Population Approaches to Prevention of Type 2 Diabetes

Citation: White M (2016) Population Approaches to Prevention of Type 2 Diabetes. PLoS Med 13(7): e1002080. doi:10.1371/journal.pmed.1002080
Published: July 12, 2016

With the prevalence of Type 2 Diabetes Mellitus (T2DM) continuing to rise in most high-income, low-income, and middle-income countries [1], strategies to stem the emerging pandemic are urgently needed. To date, the best evidence for prevention of T2DM comes from randomized controlled trials of lifestyle interventions (e.g., to modify diet and physical activity and achieve weight loss) delivered to individuals at high risk, usually those with impaired glucose tolerance or prediabetes [2]. However, strategies that focus on changing individual behavior have limited reach due to the challenges of identifying at scale those in whom an intervention may be beneficial. Thus, while the behavioral interventions themselves have been shown to be meet acceptable cost-effectiveness thresholds, the cost-effectiveness of both identifying and intervening at the scale needed to achieve population impact remains less clear [3]. It is likely that, in the short term, such strategies will be unaffordable by all but the most affluent nations. Demonstration projects attempting to identify and deliver interventions to all those at high risk in the population (estimated to be >10% of adults in England, for example), such as the NHS Diabetes Prevention Programme, will therefore be watched with interest [4].

Behavioral interventions targeting individuals can also have variable effectiveness across population subgroups due to differential access, uptake, and compliance, resulting in lesser benefits in people from socioeconomically disadvantaged backgrounds [5]. Such interventions could therefore widen inequalities in incidence and prevalence of T2DM [6]. Such strategies will be of value to help stem the tide of new cases of T2DM but realistically need to be accompanied by more affordable and wider reaching population-level interventions to change diet and physical activity, reduce obesity, and thus reduce incidence of T2DM. Population intervention strategies will be particularly important for low-income and middle-income countries, for whom individual-level interventions may be unaffordable [7]. Such approaches have been advocated by WHO, which calls for “multisectoral action that simultaneously addresses different sectors that contribute to the production, distribution, and marketing of food, while concurrently shaping an environment that facilitates and promotes adequate levels of physical activity” [8].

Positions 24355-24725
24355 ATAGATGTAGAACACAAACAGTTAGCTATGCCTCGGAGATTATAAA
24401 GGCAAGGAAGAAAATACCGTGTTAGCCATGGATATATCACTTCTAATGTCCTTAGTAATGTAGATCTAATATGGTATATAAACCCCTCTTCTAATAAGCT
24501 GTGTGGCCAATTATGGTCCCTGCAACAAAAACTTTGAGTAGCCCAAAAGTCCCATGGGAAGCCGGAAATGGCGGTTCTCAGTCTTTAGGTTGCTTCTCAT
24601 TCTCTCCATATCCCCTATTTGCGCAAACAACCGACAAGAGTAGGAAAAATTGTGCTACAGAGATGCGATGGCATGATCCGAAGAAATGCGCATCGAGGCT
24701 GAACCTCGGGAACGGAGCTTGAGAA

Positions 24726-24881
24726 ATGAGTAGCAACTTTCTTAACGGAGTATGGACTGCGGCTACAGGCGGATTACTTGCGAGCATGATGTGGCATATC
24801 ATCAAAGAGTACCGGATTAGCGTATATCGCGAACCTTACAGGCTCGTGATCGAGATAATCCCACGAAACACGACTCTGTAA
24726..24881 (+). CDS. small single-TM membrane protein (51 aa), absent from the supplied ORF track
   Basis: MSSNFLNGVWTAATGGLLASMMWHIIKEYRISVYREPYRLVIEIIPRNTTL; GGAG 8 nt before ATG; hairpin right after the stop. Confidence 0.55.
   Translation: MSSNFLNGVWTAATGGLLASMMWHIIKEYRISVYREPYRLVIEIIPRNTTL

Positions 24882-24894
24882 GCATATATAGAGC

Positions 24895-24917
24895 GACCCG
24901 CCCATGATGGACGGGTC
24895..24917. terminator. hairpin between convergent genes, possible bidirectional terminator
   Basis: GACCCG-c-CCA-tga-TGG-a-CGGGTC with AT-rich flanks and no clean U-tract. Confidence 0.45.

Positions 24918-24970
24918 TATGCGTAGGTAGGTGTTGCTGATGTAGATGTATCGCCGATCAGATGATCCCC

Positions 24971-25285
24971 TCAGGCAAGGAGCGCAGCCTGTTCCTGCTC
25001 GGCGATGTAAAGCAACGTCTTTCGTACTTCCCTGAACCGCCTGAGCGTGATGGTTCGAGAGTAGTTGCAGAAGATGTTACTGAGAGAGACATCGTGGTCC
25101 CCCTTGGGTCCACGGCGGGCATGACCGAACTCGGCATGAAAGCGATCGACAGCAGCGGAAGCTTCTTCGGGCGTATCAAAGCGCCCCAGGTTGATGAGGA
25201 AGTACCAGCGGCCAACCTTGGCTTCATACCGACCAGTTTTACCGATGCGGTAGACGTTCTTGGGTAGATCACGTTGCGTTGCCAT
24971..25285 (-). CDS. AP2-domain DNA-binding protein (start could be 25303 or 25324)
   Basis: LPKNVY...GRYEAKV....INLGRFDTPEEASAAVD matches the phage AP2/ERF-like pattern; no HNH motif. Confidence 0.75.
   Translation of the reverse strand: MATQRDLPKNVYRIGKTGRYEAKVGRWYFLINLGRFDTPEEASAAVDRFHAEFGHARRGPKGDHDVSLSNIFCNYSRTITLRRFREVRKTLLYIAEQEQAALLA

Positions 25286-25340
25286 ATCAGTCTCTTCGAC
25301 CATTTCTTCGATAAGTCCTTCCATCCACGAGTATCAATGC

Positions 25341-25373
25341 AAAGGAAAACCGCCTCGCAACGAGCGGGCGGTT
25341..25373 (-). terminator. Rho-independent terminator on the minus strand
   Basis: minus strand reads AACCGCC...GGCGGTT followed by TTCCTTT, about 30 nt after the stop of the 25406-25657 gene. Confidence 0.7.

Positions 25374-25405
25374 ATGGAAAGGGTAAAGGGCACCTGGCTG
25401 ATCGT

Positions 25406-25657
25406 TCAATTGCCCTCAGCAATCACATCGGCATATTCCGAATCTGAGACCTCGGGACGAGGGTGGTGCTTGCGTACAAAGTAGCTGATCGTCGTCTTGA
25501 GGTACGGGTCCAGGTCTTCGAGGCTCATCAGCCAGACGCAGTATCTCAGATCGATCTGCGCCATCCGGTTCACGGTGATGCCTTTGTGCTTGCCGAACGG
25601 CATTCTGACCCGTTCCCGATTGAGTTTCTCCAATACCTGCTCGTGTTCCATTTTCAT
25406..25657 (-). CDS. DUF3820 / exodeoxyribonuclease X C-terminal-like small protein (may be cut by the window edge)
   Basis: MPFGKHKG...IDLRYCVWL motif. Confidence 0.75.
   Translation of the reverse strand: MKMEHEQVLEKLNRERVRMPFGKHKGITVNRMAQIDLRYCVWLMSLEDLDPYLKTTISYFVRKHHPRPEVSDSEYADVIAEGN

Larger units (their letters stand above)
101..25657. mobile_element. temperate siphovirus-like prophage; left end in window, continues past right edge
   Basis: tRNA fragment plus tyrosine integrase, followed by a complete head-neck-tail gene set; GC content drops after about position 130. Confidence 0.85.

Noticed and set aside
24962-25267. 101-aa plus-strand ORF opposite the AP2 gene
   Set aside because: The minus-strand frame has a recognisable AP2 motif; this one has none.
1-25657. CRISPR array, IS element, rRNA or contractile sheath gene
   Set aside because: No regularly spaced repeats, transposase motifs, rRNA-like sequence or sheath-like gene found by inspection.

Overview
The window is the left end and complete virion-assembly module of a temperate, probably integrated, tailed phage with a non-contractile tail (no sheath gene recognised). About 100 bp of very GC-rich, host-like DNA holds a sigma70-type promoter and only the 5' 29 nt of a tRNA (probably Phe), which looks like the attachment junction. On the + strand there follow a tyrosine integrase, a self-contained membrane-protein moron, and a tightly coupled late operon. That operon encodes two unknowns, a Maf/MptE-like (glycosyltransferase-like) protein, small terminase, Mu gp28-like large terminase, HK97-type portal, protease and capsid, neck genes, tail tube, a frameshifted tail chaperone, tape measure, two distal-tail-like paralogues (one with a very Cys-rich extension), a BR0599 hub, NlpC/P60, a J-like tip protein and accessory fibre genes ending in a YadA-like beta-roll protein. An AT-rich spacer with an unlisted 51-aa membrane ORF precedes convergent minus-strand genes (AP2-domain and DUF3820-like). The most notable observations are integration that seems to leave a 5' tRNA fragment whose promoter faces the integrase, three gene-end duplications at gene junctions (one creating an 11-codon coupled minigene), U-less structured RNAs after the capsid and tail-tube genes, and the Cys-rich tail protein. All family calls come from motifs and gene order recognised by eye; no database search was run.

Population approaches to prevention aim to reduce key risk factors for T2DM in the whole population, irrespective of individual level of risk. They achieve this by bringing about small changes in risk factor levels in the whole population, resulting in a shift in the population distribution of risk. Such shifts in the distribution of disease risk can theoretically lead to substantial population benefit [9], and the principle has been well demonstrated in relation to, for example, salt consumption and blood pressure [10]. Such approaches may not be entirely without harm, however. For example, not everyone in a population needs to reduce weight, reduce blood pressure, or become more active [11]. But given the small expected change in risk at an individual level, and their delivery in a societal context, population interventions are generally considered safe [9].

There are potential concerns also about the differential effectiveness of some population interventions. Not all population-level interventions are likely to have the same impact, and some may be less equitable than others. This is a particular concern for interventions that require a higher level of engagement by individuals, such as food labelling, which demands literacy and numeracy as well as an ability to process and apply the information presented in making healthy food choices, often from a bewildering array of available products [12]. Interventions requiring low levels of individual engagement, such as regulation of TV advertising of unhealthy foods, may be more equitable and offer greater overall health impacts. However, such policy interventions need to be formulated to ensure population benefit and be rigorously evaluated [13].

Simulation studies have modelled the potential impacts on T2DM incidence of small changes in risk factors for T2DM, such as physical activity at a population level, demonstrating significant potential benefits [14]. The challenge is to develop and deliver interventions that can bring about such small changes across the whole population cost-effectively. Is this achievable and, if so, how?

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